The Egyptian classic El Naser Salah el Dine, whose composition and subject matter reflect its production at the acme of Nasser-led Pan-Arabism, noticeably soft-pedals this scene, with Raynald as an over-the-top boor who challenges his captor to a duel and is slain in a fair fight. (Skip to about 35:25 in the clip below to see it, but the whole thing is well worth the watching.)

On this day..

Entry Filed under: 12th Century,Arts and Literature,Ayyubid Empire,Beheaded,Borderline "Executions",Capital Punishment,Crusader Kingdom,Cycle of Violence,Death Penalty,Execution,God,History,Israel,No Formal Charge,Nobility,Notable Participants,Occupation and Colonialism,Soldiers,Summary Executions,Wartime Executions

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1191: Muslim prisoners at Acre

Add comment August 20th, 2008 Headsman

On this date in 1191, Richard the Lionheart had 2,700 Muslim prisoners of Acre demonstratively executed before his opposite number Saladin, when ransom arrangements dilated.

Courtesy of Project Gutenberg, here is Guizot on this ugly prod to action from the Third Crusade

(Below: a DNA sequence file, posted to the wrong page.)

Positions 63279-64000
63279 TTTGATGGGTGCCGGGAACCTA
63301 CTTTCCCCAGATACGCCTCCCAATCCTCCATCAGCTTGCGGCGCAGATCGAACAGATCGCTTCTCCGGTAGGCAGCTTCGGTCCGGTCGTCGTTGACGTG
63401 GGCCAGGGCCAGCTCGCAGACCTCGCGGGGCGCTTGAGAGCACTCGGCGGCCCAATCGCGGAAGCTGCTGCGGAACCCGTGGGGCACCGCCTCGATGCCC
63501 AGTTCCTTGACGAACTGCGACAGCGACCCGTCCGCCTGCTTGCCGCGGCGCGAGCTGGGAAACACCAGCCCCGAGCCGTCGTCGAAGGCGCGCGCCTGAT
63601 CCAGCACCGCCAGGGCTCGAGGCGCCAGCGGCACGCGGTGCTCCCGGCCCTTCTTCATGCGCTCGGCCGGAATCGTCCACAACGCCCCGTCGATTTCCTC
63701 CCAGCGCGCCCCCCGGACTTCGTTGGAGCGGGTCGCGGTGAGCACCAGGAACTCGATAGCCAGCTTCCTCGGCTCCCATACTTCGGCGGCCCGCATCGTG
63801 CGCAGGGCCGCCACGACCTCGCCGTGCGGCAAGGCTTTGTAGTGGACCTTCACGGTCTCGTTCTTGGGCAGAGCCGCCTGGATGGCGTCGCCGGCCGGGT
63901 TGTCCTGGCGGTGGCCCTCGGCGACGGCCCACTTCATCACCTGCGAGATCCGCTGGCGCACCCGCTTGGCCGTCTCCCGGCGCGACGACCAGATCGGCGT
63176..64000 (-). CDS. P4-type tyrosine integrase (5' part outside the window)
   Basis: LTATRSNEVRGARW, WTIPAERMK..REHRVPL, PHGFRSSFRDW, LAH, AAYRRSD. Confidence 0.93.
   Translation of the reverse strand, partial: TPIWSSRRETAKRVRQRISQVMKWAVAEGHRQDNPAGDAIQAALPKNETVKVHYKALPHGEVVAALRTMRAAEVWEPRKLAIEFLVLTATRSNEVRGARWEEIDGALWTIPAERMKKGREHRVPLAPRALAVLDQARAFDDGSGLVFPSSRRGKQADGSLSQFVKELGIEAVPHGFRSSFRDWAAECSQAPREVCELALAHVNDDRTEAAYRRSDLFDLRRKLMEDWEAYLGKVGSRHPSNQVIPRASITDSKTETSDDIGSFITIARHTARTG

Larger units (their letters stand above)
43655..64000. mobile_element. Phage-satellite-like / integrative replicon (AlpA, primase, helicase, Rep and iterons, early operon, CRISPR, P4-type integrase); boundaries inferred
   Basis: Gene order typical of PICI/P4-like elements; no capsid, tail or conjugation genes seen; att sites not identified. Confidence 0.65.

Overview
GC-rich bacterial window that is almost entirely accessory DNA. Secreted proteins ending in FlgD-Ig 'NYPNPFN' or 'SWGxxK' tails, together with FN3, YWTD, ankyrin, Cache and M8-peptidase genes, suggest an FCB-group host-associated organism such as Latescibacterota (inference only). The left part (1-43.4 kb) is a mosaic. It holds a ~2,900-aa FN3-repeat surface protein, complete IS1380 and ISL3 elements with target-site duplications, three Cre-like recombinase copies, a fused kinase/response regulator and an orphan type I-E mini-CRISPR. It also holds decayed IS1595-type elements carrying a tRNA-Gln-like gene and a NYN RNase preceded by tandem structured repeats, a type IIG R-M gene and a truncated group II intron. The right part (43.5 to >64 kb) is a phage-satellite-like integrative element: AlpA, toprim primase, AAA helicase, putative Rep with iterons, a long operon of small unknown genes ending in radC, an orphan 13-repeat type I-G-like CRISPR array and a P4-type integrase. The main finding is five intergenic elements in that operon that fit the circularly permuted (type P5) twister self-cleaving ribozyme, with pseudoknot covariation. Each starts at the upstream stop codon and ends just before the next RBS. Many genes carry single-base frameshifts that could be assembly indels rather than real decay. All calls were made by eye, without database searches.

From the 1st of August, 1191, to the 9th of October, 1192, King Richard remained alone in the East as chief of the crusade and defender of Christendom. He pertains, during that period, to the history of England, and no longer to that of France. We will, however, recall a few facts to show how fruitless, for the cause of Christendom in the East, was the prolongation of his stay and what strange deeds—at one time of savage barbarism, and at another of mad pride or fantastic knight-errantry—were united in him with noble instincts and the most heroic courage. On the 20th of August, 1191, five weeks after the surrender of St. Jean d’Acre, he found that Saladin was not fulfilling with sufficient promptitude the conditions of capitulation, and, to bring him up to time, he ordered the decapitation, before the walls of the place, of, according to some, twenty-five hundred, and, according to others, five thousand, Mussulman prisoners remaining in his hands.